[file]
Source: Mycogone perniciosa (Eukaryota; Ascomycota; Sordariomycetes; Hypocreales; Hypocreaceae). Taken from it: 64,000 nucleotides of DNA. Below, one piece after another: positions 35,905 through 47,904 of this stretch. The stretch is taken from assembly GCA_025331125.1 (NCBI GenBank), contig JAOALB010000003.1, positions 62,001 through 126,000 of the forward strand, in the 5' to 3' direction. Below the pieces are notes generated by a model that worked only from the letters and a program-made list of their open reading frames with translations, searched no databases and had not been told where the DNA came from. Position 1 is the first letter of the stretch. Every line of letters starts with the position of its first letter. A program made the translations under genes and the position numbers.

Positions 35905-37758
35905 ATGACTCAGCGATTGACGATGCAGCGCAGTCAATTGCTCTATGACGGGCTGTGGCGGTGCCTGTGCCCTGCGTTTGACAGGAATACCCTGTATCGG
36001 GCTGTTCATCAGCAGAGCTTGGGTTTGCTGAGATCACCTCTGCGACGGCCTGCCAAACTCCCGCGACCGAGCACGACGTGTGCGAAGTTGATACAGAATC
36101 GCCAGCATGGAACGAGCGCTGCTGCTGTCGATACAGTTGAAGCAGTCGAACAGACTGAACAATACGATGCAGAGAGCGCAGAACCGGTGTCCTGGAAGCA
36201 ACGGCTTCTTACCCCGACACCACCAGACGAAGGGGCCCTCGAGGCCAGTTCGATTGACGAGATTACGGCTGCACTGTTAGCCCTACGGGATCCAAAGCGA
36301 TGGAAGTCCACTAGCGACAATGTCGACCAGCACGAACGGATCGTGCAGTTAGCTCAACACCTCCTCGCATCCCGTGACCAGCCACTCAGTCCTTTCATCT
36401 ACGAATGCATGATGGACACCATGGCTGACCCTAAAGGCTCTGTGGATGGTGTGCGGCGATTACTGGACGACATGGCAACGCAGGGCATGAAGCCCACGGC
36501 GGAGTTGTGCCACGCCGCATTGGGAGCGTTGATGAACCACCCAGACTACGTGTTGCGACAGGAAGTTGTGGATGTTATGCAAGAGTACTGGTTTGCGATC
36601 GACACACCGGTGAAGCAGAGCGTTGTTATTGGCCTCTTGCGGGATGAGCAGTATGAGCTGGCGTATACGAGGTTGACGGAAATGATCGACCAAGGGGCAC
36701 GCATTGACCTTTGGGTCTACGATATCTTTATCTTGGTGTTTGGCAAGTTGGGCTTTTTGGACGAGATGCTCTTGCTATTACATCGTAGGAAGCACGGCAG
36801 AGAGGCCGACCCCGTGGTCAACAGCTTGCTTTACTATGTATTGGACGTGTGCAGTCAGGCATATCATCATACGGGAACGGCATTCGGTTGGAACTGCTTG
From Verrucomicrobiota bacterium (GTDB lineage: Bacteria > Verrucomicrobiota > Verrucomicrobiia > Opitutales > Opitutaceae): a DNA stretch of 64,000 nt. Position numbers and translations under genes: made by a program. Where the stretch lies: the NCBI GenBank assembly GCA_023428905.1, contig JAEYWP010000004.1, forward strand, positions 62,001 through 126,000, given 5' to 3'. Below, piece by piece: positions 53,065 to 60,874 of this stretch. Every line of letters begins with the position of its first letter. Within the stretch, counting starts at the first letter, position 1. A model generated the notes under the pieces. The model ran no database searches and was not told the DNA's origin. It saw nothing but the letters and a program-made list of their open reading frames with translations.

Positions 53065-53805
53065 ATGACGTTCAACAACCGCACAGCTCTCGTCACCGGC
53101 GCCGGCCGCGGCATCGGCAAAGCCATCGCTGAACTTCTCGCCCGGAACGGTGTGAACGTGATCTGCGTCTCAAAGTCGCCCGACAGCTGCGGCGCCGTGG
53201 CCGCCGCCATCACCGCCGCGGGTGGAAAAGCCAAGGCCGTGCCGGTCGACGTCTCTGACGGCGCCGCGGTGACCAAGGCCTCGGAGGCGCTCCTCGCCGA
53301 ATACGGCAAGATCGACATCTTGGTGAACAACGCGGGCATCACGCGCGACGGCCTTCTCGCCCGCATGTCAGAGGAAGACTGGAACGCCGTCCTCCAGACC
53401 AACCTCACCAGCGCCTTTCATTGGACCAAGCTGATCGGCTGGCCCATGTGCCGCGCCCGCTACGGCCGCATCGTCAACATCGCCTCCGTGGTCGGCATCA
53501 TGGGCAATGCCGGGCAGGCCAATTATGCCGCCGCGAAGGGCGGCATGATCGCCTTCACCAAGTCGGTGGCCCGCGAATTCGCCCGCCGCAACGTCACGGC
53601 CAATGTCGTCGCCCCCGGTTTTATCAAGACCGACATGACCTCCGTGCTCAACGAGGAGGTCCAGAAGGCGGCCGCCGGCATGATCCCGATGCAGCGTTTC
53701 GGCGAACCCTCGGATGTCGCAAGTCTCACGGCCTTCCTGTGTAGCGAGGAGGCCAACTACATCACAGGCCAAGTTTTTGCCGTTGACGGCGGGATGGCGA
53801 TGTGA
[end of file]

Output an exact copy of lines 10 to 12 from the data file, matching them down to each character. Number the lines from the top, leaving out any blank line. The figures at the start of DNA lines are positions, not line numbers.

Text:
36601 GACACACCGGTGAAGCAGAGCGTTGTTATTGGCCTCTTGCGGGATGAGCAGTATGAGCTGGCGTATACGAGGTTGACGGAAATGATCGACCAAGGGGCAC
36701 GCATTGACCTTTGGGTCTACGATATCTTTATCTTGGTGTTTGGCAAGTTGGGCTTTTTGGACGAGATGCTCTTGCTATTACATCGTAGGAAGCACGGCAG
36801 AGAGGCCGACCCCGTGGTCAACAGCTTGCTTTACTATGTATTGGACGTGTGCAGTCAGGCATATCATCATACGGGAACGGCATTCGGTTGGAACTGCTTG